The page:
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Patient Care

Facts about Genetic Testing


Get the Facts

Genetic testing can be provided on a clinical or research basis. Genetic testing is routinely performed on a small sample of blood, saliva or cheek swab.

Clinical Genetic Testing

For well-characterized genes, laboratories offer clinical genetic testing. This means that the laboratory meets certain federal standards (called CLIA-approval) that ensure reliable genetic testing. Clinical laboratories provide results to patients on a fee-for-service basis. Clinical genetic test results are usually available in 4-6 weeks.

Individuals are often concerned about the risk for insurance discrimination if they undergo genetic testing. These issues will be discussed in detail during the initial genetic counseling session. The Genetic Information Nondiscrimination Act (GINA) was signed into law in May 2008. GINA makes it illegal for health insurers to deny insurance coverage or charge a higher rate or premium to an otherwise healthy individual found to have a potential genetic condition or genetic predisposition towards a disease or disorder. Protections in health insurance went into effect in May 2009. GINA also makes it illegal for employers to use an employee’s genetic information when making hiring, firing, placement or promotion decisions. Employment protections took effect in November 2009. There are some groups for which GINA does not apply. If you have concerns about whether GINA applies to you, ask your genetic counselor. There is also a state law that offers protection. Your genetic counselor will also discuss the lack of legal protection for life and disability insurance.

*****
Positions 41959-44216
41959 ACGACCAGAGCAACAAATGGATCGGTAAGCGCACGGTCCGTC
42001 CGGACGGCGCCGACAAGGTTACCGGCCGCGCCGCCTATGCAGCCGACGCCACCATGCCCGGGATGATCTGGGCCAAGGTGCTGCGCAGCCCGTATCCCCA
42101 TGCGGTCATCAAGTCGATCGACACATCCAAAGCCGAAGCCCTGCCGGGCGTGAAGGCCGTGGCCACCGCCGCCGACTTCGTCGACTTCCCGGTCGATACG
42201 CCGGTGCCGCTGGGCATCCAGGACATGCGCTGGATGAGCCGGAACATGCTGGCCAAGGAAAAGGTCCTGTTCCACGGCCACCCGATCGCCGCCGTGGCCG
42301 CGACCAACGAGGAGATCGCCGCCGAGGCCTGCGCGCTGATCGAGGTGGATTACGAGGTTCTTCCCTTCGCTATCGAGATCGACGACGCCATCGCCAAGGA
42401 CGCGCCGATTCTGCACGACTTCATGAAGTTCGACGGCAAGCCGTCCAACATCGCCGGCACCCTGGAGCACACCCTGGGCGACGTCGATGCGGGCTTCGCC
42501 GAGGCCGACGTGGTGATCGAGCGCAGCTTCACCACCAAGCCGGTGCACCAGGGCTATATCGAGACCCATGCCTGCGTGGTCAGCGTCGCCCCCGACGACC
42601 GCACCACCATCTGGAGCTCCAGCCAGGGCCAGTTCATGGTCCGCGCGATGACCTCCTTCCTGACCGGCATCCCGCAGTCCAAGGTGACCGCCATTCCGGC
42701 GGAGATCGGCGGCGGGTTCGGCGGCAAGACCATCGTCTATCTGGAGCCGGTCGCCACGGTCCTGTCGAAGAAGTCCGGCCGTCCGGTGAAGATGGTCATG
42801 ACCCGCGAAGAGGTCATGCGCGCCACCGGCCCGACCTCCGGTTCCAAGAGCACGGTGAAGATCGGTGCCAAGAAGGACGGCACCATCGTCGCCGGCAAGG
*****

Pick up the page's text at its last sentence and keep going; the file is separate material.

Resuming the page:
Research Genetic Testing

When a gene has not yet been discovered, is newly discovered or is not well understood, sometimes genetic testing is available on a research basis. The genetic counselor will determine whether or not you or your family are eligible for any current research studies and will discuss the details of each study with you during your initial genetic counseling session. Depending on the study, researchers may or may not be able to provide you with the results of this testing. Research genetic testing could require the participation of other members of your family as well.